FCT

R&D Institutions

Resultado da avaliação 2007 na área de Ciências da Saúde

Unidade de I&D

Centro de Investigação em Ciências e Tecnologias da Saúde [HESC-Alentejo-Evora-4079] visitada em 06/03/2008

Classificação: Fair

Comentários do painel de avaliação
Sobre a unidade
This Unit is new; therefore there was perhaps insufficient time to establish a strategy for focused research and future growth. The main objective of the Unit is to investigate how to maintain an autonomous lifestyle and quality of life in the elderly. This is a valuable goal being pursued in industrialized nations and the timing is excellent because it is an exploding field. However, this also poses many challenges to the Unit because of its limited resources in personnel, scientific expertise and environment. The general consensus of the Panel is that the topics are too broadly defined, there is insufficient thematic coherence among them and they do not map well neither in the proposed work nor in the scientific background of the researchers. As such we recommend that the group rethinks its strategy together with a set of international advisors that collectively should form a Scientific Advisory Board.

For both groups, the training programs appear to be quite new, and it is not clear that a cohesive training culture has emerged that promotes graduate students working together, and includes both research training and career mentoring. External research contacts (e.g., travel to international meetings) should be encouraged. However, the graduate students appear to be satisfied with their research opportunities.
Sobre os grupos de investigação
Biomecânica Experimental, Actividade Física, Bem-Estar e Reabilitação [RG-HESC-Alentejo-Evora-4079-78]
This research group appears to be composed of 2 research teams with very different research agendas. One team (the PA team) addresses questions concerning the effects of physical activity on various health/disease states. Very little of their past work, however, has focused on the elderly. The other team appears to focus on questions of how various biomaterials can be used in conditions where bone remodelling is necessary (the BONE team). None of their past work has focused on the elderly. It is not clear how these teams fit to form a Unit. The PA team seems to be a logical fit for the title of this Unit, while the BONE team appears to be aligned most closely with the rehabilitation aspects of the Unit, and seems a better fit for a biomedical engineering unit. This set of projects is very heterogeneous, ranging from understanding and improving bone density and increasing physical performance of older adults to more societal goals of maintaining older adults in their homes. The team has goals in primary as well as tertiary (rehabilitation) areas for improving and maintaining function. Intervention projects (exercise) are not described clearly, but presumably will include individual or group interventions of a large group for primary prevention, and patients (e.g., following arthroplasty) for rehabilitation. The most distal goal of this program is to maintain autonomy and independence of older adults in their homes and communities. The goal is clear, and may have important contributions to health economies of the country (and in other countries) if the research program is successful.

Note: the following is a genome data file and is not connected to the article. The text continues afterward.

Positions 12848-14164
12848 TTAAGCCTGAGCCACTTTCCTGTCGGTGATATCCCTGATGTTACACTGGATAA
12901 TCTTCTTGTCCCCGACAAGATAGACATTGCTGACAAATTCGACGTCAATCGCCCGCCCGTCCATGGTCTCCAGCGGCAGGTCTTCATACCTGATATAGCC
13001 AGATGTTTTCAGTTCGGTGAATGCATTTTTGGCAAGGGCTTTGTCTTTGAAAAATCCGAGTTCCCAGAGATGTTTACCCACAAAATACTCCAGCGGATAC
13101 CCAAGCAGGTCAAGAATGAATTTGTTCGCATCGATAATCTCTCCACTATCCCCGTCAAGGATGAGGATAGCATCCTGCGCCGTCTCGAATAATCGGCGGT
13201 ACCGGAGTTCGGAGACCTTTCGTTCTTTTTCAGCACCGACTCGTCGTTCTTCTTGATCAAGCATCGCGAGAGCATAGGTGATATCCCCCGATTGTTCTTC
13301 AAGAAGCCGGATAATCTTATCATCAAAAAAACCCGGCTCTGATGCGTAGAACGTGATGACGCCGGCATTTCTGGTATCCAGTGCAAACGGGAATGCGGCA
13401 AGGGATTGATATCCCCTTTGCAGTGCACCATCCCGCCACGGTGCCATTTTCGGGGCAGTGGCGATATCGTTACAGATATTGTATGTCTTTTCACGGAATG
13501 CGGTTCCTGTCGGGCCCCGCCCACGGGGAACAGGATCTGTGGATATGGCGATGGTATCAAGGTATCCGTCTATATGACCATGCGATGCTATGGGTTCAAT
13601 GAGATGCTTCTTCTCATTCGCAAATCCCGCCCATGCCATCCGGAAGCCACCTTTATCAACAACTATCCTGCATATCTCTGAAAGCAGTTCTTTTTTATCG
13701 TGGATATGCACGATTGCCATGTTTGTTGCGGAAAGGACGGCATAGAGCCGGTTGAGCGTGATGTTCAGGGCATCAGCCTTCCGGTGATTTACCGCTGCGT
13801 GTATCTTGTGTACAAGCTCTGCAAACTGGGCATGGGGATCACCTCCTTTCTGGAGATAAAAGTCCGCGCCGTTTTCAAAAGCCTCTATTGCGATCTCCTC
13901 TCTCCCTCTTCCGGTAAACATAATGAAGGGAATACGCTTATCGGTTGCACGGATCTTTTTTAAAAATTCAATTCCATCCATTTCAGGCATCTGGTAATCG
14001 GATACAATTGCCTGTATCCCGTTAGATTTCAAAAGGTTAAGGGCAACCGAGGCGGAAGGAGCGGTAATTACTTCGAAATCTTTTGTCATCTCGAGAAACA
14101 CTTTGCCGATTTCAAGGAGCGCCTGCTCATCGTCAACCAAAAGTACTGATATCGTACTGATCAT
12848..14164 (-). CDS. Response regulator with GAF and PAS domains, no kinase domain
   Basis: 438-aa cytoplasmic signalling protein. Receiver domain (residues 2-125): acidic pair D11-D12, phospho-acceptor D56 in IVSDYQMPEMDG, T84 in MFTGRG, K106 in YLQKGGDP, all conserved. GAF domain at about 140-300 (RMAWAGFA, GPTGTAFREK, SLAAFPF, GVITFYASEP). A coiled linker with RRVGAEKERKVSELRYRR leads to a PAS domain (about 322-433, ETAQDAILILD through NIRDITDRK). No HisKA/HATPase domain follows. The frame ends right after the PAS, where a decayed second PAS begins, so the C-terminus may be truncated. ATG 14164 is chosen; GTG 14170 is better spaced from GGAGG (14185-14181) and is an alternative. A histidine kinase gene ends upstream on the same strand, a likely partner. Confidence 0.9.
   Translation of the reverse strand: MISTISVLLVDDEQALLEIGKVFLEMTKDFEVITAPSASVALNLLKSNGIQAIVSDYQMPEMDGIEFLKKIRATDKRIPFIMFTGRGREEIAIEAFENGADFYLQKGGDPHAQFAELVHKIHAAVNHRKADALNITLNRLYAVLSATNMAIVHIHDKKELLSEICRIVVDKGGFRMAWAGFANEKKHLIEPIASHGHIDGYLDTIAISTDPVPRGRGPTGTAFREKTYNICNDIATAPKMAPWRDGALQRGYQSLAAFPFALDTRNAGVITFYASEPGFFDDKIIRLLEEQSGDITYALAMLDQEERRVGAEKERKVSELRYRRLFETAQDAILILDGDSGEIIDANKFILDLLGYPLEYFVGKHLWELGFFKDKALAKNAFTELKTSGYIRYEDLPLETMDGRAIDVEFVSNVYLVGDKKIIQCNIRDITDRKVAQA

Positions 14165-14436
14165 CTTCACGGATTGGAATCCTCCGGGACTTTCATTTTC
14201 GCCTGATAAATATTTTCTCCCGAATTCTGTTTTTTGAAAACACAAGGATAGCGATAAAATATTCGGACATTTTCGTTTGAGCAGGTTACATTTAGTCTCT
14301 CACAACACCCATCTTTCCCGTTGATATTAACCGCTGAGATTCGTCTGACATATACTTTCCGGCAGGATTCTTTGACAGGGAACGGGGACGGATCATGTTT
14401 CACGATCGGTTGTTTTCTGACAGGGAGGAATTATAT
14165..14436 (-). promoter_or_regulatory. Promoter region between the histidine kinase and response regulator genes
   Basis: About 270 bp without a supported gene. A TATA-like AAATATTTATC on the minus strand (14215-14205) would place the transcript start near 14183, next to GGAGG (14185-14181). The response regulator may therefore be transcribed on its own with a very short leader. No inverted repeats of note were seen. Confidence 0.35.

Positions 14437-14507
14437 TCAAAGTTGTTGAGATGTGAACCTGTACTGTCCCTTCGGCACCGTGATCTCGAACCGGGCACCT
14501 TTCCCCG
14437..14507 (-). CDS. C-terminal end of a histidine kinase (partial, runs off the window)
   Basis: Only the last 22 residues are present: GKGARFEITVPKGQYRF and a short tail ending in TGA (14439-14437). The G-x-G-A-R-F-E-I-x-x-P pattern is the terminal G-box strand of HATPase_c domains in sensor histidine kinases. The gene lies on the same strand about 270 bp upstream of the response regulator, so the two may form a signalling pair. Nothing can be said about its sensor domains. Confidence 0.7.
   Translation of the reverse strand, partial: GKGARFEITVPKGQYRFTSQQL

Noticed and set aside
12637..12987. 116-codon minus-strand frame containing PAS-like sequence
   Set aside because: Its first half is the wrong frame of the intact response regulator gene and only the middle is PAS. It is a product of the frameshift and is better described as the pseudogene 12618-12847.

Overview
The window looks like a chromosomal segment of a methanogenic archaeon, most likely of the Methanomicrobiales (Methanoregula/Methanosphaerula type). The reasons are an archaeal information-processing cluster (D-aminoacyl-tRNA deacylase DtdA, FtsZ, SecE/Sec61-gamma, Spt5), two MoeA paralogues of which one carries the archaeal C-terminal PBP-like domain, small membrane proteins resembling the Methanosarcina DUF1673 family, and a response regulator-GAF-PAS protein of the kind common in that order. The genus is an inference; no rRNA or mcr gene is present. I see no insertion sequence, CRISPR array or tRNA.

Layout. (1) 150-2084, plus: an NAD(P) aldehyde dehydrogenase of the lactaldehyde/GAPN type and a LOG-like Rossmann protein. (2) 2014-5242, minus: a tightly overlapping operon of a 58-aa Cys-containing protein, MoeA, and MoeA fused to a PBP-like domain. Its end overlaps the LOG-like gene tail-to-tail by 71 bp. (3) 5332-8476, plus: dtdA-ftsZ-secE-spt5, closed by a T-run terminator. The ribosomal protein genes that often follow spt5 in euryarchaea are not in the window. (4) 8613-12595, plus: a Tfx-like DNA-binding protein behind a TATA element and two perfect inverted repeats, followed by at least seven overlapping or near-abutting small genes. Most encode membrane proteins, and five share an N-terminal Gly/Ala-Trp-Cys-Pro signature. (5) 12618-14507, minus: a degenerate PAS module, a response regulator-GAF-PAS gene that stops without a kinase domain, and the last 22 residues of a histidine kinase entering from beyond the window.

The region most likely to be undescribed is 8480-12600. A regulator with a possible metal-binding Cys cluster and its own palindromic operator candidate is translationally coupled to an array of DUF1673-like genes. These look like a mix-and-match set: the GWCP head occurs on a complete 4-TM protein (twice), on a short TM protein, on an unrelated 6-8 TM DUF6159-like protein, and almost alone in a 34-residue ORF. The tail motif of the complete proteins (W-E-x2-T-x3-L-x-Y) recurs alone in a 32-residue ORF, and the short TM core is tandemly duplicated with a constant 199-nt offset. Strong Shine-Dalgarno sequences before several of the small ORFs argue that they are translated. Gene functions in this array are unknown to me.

There does appear to be a critical mass of Faculty members on the PA team. Three of the Faculty members are new and it is impossible to gauge the effectiveness of the team at this point. The BONE team does not appear to have reached a critical mass as it is composed on only 2 Faculty members, 1 technician, and 1 student.
Each of the research objectives of the PA team is very broad in scope and much is already known about each. The first 3 objectives seem to require general exercise physiology methodology, whereas the last 3 propose studies of psychological effects of exercise. This team is certainly capable of designing experiments to address important issues in these first 3 categories. However, it is not explained as to how the group will design experiments to address particular and new aspects of these areas. Also, it is not clear how the group proposes to contribute to the last 3 objectives in light of the research foci of the team. Thus, the key questions become: 1) can the team delineate the important specific questions in these categories and 2) do they have the skills necessary to answer these specific questions?
The BONE team objectives also are very broad. For example, although the first objective states the intent to study muscle/bone, it is clear that the group’s main research interest is bone. It is not clear as to who on the team will develop studies in this area, nor is it clear what those studies will concern. The second objective is more specific and clearly encompasses the interests and skill of the BONE team. The third objective seems to incorporate the interests of a doctoral student. However, it is unclear as to how this research fits with the BONE team. How can this be an objective of the unit with only one student who may have a research interest in the area?